You will hear a lecture. After listening to the lecture, in 10 seconds, please speak into the microphone and retell what you have just heard from the lecture in your own words. You will have 40 seconds to give your response.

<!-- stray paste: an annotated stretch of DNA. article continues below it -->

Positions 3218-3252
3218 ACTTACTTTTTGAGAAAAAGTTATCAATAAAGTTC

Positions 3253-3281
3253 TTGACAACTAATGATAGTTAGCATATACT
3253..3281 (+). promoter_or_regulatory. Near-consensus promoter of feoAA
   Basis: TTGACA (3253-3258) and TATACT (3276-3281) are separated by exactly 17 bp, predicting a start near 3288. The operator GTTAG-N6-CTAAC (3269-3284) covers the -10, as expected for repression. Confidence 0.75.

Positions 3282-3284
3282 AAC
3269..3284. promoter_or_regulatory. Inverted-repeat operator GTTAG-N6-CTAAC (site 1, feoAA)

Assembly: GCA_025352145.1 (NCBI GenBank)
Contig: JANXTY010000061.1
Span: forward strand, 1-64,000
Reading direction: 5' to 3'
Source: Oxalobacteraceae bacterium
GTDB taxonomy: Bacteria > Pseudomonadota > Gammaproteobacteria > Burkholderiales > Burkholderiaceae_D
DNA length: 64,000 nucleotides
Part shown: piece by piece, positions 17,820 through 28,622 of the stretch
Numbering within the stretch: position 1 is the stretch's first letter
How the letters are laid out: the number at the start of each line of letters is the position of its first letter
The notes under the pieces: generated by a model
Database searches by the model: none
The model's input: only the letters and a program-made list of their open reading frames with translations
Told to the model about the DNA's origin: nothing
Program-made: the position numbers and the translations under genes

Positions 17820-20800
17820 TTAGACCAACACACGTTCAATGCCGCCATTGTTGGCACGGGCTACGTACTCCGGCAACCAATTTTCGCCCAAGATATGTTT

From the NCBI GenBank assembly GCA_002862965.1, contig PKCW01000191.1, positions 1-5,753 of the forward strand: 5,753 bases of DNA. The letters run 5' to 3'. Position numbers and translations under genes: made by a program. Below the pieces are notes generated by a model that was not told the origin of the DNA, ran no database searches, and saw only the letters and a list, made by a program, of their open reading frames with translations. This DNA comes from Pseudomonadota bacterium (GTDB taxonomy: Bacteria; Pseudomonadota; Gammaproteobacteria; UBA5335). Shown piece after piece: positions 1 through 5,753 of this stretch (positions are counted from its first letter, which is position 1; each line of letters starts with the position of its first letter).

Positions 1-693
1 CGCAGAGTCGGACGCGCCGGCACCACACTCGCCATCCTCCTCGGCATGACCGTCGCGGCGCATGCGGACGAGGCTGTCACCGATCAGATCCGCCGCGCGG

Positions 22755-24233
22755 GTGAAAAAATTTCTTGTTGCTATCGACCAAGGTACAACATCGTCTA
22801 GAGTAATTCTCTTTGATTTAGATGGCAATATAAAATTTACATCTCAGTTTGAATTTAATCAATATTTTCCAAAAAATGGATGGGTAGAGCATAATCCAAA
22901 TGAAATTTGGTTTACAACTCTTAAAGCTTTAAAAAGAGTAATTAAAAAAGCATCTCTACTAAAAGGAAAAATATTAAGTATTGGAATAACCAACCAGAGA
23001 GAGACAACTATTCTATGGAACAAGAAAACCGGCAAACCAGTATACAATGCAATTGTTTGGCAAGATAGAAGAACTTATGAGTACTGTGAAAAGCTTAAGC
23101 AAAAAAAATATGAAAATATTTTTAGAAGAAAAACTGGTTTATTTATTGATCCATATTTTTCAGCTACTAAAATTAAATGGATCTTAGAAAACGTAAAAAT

I’ve been thinking a lot about the world recently and how it’s changed over the last 20, 30, 40 years. Twenty or thirty years ago, if a chicken caught a cold and sneezed and died in a remote village in East Asia, it would have been a tragedy for the chicken and its closest relatives, but I don’t think there was much possibility of us fearing a global pandemic and the deaths of millions. Twenty of thirty years ago, if a bank in North America lent too much money to some people who couldn’t afford to pay it back and the bank went bust, that was bad for the lender and bad for the borrower, but we didn’t imagine it would bring the global economic system to its knees for nearly a decade. This is globalization. This is the miracle that has enabled us to transship our bodies and our minds and our words and our pictures and our ideas and our teaching and our learning around the planet ever faster and ever cheaper. It’s brought a lot of bad stuff, like the stuff that I just described, but it’s also brought a lot of good stuff. A lot of us are not aware of the extraordinary successes of the Millennium Development Goals, several of which have achieved their targets long before the due date. That proves that this species of humanity is capable of achieving extraordinary progress if it really acts together and it really tries hard.